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About The Child

Will Darcy ever grow to love a child he never wanted?

In Jane Austen’s Pride and Prejudice, Fitzwilliam Darcy’s proposal to Elizabeth Bennet at Hunsford is disastrous. In Jan Hahn’s The Child, Darcy flees England soon afterward, striving to overcome his longing for her. Upon his return two years later―while standing on the steps of St. George’s Church in Hanover Square―he spies the very woman he has vowed to forget. But who is the child holding her hand?

Darcy soon discovers that Elizabeth and her family are suffering the effects of a devastating scandal. His efforts to help the woman he still loves only worsen her family’s plight. His misguided pride entangles him in a web of falsehood, fateful alliances, and danger.

Will Elizabeth be able to forgive Darcy for his good intentions gone awry? And what effect will the child have on Darcy’s hopes to win Elizabeth’s love?

Buy The Child: Amazon / Amazon UK

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About the Author

Jan Hahn

Award-winning writer Jan Hahn is the author of five Austen-inspired novels. She studied music at the University of Texas, but discovered her true love was a combination of journalism and literature. Her first book, An Arranged Marriage, was published in 2011, followed by The Journey, The Secret Betrothal, A Peculiar Connection, and The Child. The anthology, The Darcy Monologues, contains her short story entitled Without Affection. She agrees with Mr. Darcy’s words in Pride and Prejudice: ‘A lady’s imagination is very rapid; it jumps from admiration to love, from love to matrimony in a moment.’

Jan is a member of JASNA, lives in Texas, has five children and a gaggle of grandchildren.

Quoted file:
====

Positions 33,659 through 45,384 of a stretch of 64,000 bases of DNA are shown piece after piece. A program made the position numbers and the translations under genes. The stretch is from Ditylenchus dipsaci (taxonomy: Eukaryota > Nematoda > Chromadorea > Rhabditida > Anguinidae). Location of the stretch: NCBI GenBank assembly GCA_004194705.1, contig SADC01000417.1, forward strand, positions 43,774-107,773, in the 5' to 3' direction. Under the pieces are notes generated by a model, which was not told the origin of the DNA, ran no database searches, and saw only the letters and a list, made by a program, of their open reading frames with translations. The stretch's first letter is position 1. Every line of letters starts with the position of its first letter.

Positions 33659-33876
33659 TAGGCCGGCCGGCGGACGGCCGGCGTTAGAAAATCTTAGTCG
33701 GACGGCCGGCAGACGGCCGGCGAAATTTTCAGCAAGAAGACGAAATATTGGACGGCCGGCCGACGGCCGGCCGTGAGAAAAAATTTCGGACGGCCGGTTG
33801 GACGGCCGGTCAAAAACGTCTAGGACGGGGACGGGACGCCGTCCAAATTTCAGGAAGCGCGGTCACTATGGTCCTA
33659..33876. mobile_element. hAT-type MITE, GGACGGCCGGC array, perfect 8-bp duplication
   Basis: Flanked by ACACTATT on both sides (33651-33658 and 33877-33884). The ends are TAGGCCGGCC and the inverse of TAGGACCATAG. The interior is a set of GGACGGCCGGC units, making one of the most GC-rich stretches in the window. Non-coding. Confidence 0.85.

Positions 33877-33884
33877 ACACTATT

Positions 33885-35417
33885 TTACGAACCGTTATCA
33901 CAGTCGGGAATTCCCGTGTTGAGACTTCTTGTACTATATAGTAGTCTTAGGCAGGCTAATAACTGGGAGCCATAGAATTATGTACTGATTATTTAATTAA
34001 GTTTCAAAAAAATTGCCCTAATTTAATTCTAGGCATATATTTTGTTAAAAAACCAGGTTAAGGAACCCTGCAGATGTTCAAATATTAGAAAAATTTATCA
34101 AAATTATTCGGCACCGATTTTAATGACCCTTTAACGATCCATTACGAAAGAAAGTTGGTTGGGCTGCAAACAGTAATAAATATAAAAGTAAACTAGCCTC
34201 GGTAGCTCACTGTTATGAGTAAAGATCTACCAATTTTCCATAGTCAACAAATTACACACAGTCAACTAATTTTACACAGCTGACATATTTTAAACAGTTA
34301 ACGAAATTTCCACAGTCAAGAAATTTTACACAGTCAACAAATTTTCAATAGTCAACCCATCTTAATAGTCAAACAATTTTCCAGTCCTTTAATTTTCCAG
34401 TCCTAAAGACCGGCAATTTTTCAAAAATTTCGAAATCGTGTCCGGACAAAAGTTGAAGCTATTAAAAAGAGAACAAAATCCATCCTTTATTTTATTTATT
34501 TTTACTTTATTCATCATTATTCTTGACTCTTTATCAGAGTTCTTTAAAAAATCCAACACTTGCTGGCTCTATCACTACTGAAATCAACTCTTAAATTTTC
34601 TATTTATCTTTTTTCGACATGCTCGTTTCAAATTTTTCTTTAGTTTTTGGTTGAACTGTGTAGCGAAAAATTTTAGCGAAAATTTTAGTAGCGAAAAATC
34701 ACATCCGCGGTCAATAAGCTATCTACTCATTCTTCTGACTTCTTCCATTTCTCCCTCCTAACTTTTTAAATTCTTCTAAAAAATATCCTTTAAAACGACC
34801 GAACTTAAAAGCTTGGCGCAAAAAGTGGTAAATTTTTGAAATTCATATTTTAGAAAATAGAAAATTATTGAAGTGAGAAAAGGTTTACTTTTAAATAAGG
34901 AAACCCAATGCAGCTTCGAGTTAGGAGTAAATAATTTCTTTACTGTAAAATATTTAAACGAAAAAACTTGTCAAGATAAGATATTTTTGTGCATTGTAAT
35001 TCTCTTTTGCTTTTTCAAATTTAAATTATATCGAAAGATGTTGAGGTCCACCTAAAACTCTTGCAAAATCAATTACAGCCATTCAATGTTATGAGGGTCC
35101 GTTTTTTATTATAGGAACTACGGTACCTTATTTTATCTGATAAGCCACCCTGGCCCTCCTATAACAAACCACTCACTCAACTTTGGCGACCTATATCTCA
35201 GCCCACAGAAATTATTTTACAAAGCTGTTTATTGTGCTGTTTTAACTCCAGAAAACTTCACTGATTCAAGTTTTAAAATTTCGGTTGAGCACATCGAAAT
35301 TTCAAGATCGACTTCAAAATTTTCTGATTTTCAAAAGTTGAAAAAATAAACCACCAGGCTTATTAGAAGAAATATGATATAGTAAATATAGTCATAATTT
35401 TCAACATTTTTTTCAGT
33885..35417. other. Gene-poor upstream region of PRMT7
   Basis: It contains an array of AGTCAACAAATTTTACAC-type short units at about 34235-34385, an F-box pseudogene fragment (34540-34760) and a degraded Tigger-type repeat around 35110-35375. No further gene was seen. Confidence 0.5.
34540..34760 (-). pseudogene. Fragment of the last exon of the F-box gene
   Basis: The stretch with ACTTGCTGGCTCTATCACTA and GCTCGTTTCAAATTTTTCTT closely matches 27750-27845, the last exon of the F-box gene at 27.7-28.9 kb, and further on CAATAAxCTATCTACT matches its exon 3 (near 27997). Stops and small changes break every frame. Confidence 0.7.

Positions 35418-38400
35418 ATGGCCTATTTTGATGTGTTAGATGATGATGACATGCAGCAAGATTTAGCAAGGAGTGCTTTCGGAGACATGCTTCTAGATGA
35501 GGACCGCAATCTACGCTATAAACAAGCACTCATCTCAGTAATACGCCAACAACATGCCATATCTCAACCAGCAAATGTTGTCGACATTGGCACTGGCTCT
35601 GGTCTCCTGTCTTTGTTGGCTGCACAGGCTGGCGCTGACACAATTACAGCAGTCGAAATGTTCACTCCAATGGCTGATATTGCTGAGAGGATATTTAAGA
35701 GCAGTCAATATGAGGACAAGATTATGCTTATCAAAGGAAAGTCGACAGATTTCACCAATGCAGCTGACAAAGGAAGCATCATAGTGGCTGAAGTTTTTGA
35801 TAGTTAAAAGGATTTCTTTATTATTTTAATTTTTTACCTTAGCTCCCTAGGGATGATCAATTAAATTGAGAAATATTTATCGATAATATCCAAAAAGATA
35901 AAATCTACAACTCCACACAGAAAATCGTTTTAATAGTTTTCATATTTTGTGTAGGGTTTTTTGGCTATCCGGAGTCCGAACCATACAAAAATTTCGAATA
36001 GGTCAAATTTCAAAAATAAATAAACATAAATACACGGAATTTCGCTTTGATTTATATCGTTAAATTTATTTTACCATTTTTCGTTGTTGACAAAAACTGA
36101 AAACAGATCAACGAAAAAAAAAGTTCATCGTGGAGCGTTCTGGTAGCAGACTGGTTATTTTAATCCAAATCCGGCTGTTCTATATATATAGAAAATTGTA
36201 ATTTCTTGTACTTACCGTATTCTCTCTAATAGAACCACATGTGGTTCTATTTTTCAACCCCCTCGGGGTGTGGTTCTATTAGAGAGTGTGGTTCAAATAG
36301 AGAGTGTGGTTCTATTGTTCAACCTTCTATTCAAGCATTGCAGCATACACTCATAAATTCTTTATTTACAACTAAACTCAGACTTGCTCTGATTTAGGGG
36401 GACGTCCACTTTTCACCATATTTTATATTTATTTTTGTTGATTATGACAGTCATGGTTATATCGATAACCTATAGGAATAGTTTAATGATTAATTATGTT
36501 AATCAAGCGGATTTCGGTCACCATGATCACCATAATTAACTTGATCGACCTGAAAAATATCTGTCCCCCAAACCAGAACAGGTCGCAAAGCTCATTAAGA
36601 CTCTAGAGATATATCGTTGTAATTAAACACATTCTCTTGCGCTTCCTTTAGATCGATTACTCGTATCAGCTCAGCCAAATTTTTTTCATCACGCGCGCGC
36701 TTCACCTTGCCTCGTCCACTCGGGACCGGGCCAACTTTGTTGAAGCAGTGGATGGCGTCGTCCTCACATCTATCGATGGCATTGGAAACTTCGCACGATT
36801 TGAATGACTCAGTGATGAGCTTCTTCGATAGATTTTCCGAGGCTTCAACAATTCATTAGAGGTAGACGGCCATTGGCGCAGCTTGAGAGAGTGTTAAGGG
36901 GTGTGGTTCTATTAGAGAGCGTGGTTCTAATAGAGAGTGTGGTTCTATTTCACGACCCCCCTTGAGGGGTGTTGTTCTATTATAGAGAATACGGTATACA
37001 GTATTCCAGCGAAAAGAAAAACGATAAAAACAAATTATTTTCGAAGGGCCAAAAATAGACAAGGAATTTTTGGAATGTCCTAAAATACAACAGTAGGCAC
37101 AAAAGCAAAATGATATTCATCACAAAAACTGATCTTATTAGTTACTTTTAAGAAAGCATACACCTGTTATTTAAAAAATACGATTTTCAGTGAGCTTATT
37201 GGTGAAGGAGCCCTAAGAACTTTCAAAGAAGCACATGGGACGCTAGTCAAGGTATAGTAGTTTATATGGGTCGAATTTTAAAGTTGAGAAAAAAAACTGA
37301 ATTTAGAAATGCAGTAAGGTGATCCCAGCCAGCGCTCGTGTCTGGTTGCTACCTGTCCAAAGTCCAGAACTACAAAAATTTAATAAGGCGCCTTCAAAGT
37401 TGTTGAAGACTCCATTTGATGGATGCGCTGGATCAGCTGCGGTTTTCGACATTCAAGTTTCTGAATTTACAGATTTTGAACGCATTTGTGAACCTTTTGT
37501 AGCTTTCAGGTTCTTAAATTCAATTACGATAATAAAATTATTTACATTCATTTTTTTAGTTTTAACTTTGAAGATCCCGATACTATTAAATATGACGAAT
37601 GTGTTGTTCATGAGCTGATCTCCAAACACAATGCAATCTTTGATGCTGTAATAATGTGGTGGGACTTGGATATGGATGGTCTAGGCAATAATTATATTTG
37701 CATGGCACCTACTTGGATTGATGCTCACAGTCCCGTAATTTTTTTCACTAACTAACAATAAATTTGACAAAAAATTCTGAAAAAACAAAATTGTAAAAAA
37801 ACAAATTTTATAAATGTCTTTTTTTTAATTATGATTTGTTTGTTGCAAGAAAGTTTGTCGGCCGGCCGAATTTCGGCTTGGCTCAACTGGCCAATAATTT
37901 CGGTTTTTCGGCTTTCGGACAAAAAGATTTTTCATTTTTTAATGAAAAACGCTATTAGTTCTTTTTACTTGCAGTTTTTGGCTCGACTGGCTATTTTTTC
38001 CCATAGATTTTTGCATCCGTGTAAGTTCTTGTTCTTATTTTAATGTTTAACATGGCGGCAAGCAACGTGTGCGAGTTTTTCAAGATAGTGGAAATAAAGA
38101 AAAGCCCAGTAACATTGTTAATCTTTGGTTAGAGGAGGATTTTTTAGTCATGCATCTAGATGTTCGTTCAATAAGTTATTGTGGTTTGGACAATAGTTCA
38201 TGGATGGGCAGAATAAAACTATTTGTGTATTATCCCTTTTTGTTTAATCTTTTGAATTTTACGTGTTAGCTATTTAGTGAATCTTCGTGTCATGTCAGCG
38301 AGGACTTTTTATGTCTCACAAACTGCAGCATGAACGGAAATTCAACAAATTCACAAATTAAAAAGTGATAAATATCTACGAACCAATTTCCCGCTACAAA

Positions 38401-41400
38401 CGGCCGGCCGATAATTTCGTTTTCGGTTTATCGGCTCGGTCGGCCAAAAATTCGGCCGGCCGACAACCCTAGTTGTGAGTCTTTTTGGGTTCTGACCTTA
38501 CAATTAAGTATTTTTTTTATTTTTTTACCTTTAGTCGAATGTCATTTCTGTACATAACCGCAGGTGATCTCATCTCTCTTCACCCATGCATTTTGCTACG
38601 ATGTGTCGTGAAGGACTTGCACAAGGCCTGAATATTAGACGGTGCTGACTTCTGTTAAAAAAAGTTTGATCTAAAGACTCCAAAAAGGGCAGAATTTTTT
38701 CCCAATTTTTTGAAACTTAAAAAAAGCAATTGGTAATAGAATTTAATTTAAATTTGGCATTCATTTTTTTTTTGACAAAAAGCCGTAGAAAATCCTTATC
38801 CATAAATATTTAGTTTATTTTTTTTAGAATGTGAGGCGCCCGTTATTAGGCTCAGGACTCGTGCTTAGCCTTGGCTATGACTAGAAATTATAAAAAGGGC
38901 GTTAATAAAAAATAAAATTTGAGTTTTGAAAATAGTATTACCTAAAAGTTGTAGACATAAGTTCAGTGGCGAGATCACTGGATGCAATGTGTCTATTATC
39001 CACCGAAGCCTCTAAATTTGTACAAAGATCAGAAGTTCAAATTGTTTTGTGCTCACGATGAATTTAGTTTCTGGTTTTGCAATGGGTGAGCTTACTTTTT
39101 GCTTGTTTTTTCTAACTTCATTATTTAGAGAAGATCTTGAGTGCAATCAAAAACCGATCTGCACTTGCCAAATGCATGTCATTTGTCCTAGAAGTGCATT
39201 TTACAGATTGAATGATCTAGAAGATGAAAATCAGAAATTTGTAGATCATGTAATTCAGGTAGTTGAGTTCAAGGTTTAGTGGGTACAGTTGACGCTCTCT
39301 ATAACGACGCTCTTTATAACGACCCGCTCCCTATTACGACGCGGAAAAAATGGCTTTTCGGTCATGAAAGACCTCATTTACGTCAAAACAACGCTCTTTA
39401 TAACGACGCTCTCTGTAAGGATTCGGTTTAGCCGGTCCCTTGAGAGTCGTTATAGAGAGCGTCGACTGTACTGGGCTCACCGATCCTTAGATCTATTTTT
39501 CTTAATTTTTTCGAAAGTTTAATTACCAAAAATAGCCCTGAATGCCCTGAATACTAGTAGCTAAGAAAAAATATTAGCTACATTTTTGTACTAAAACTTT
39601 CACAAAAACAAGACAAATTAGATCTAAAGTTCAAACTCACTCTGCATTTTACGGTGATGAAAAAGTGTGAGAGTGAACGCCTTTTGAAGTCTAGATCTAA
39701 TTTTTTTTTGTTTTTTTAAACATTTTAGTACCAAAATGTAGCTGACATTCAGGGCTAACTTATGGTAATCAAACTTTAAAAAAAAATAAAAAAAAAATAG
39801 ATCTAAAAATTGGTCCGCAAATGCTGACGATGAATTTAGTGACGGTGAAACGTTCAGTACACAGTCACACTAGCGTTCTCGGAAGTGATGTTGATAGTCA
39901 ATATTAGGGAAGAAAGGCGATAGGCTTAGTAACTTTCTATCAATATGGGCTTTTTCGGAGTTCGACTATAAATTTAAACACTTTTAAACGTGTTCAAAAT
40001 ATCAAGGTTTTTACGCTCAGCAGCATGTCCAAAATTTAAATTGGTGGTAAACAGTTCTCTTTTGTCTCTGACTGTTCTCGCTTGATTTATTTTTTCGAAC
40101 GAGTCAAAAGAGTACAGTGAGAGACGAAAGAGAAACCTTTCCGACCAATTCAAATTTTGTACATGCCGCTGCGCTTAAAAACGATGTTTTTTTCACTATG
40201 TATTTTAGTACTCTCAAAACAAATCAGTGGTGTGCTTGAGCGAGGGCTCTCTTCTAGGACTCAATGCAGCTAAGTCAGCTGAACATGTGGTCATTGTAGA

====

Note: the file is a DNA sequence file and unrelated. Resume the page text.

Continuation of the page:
Connect with Jan: Facebook | Author Page

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Giveaway

Meryton Press is generously giving away 8 eBooks of The Child as part of the blog tour, and the giveaway is open to international readers. This giveaway is open to entries from midnight ET on March 21 – until midnight ET on April 4, 2018. You must use this Rafflecopter link to enter.

Readers may enter the drawing by tweeting once each day and by commenting daily on a blog post or review that has a giveaway attached to this tour. Entrants must provide the name of the blog where they commented.

Each winner will be randomly selected by Rafflecopter and the giveaway is international. Each entrant is eligible to win one eBook. Good luck!

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March 21 My Jane Austen Book Club/ Guest Post & Giveaway

March 22 From Pemberley to Milton / Book Review & Giveaway

March 23 More Agreeably Engaged / Excerpt Post & Giveaway

March 24 My Vices and Weaknesses/ Book Review & Giveaway

March 25 My Love for Jane Austen / Vignette & Giveaway

March 26 Of Pens and Pages / Book Review & Giveaway

March 27 Just Jane 1813/ Author Interview & Giveaway

March 28 Austenesque Reviews / Character Interview & Giveaway

March 29 So Little Time / Guest Post & Giveaway

March 30 Diary of an Eccentric / Excerpt Post & Giveaway

March 31 Babblings of a Bookworm / Book Review & Giveaway

April 1 Margie’s Must Reads / Book Review & Giveaway

April 2 Laughing with Lizzie / Vignette Post & Giveaway

Thanks, Jan, for being my guest today, and congratulations on your new release!